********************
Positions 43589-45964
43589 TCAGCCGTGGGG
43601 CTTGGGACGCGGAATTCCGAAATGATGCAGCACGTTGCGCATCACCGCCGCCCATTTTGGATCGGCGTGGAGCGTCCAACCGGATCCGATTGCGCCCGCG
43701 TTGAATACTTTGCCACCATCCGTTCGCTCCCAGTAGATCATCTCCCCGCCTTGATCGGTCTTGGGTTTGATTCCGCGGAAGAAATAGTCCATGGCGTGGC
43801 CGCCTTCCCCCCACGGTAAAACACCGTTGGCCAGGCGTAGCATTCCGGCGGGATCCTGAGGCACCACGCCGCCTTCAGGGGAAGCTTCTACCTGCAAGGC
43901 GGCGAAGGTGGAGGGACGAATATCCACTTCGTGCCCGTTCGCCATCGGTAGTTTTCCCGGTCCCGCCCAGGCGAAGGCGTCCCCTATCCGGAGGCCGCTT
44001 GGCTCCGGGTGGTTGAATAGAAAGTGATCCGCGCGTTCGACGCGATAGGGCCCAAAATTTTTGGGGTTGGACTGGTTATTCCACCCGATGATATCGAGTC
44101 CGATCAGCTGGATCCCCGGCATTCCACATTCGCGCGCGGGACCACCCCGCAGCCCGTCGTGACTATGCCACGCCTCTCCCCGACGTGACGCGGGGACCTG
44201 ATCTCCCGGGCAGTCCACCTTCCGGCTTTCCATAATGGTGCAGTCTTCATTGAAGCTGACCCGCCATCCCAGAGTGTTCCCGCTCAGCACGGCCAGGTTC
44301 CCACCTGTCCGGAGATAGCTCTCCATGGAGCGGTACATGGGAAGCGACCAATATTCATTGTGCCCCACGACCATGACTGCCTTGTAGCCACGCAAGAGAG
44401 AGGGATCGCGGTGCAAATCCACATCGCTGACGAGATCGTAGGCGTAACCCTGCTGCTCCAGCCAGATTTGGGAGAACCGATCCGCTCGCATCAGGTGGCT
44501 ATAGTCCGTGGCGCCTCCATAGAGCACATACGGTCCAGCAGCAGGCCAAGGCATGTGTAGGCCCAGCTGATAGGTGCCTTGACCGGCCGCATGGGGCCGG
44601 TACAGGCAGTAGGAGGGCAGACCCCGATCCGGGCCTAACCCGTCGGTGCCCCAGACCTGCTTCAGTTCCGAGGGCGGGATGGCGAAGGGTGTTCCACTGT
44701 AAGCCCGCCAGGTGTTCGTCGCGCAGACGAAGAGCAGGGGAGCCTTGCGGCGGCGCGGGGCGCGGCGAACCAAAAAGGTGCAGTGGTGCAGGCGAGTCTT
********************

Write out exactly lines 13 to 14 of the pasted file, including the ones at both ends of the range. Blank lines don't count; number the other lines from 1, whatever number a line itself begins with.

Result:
44601 TACAGGCAGTAGGAGGGCAGACCCCGATCCGGGCCTAACCCGTCGGTGCCCCAGACCTGCTTCAGTTCCGAGGGCGGGATGGCGAAGGGTGTTCCACTGT
44701 AAGCCCGCCAGGTGTTCGTCGCGCAGACGAAGAGCAGGGGAGCCTTGCGGCGGCGCGGGGCGCGGCGAACCAAAAAGGTGCAGTGGTGCAGGCGAGTCTT